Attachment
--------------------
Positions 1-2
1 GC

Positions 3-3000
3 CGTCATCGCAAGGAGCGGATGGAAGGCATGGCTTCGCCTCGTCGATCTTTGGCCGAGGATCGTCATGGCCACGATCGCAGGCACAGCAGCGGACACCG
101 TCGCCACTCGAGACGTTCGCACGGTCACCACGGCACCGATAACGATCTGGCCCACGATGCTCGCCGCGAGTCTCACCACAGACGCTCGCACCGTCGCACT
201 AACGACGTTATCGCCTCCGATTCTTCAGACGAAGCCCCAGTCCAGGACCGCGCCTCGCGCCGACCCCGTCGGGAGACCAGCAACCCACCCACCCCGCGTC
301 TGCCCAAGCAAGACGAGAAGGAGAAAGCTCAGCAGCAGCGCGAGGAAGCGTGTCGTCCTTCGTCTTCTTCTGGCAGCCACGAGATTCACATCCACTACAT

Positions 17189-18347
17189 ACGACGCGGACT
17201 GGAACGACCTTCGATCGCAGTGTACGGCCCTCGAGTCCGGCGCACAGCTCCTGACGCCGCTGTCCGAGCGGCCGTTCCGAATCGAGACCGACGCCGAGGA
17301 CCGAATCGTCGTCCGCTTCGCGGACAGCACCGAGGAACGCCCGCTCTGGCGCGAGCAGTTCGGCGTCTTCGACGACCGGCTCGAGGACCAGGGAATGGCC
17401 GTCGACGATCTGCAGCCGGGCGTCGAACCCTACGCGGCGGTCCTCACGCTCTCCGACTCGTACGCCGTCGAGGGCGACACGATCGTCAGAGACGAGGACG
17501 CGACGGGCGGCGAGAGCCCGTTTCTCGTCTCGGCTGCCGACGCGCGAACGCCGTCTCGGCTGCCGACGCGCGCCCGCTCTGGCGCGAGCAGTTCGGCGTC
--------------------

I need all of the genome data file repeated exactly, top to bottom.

Positions 1-2
1 GC

Positions 3-3000
3 CGTCATCGCAAGGAGCGGATGGAAGGCATGGCTTCGCCTCGTCGATCTTTGGCCGAGGATCGTCATGGCCACGATCGCAGGCACAGCAGCGGACACCG
101 TCGCCACTCGAGACGTTCGCACGGTCACCACGGCACCGATAACGATCTGGCCCACGATGCTCGCCGCGAGTCTCACCACAGACGCTCGCACCGTCGCACT
201 AACGACGTTATCGCCTCCGATTCTTCAGACGAAGCCCCAGTCCAGGACCGCGCCTCGCGCCGACCCCGTCGGGAGACCAGCAACCCACCCACCCCGCGTC
301 TGCCCAAGCAAGACGAGAAGGAGAAAGCTCAGCAGCAGCGCGAGGAAGCGTGTCGTCCTTCGTCTTCTTCTGGCAGCCACGAGATTCACATCCACTACAT

Positions 17189-18347
17189 ACGACGCGGACT
17201 GGAACGACCTTCGATCGCAGTGTACGGCCCTCGAGTCCGGCGCACAGCTCCTGACGCCGCTGTCCGAGCGGCCGTTCCGAATCGAGACCGACGCCGAGGA
17301 CCGAATCGTCGTCCGCTTCGCGGACAGCACCGAGGAACGCCCGCTCTGGCGCGAGCAGTTCGGCGTCTTCGACGACCGGCTCGAGGACCAGGGAATGGCC
17401 GTCGACGATCTGCAGCCGGGCGTCGAACCCTACGCGGCGGTCCTCACGCTCTCCGACTCGTACGCCGTCGAGGGCGACACGATCGTCAGAGACGAGGACG
17501 CGACGGGCGGCGAGAGCCCGTTTCTCGTCTCGGCTGCCGACGCGCGAACGCCGTCTCGGCTGCCGACGCGCGCCCGCTCTGGCGCGAGCAGTTCGGCGTC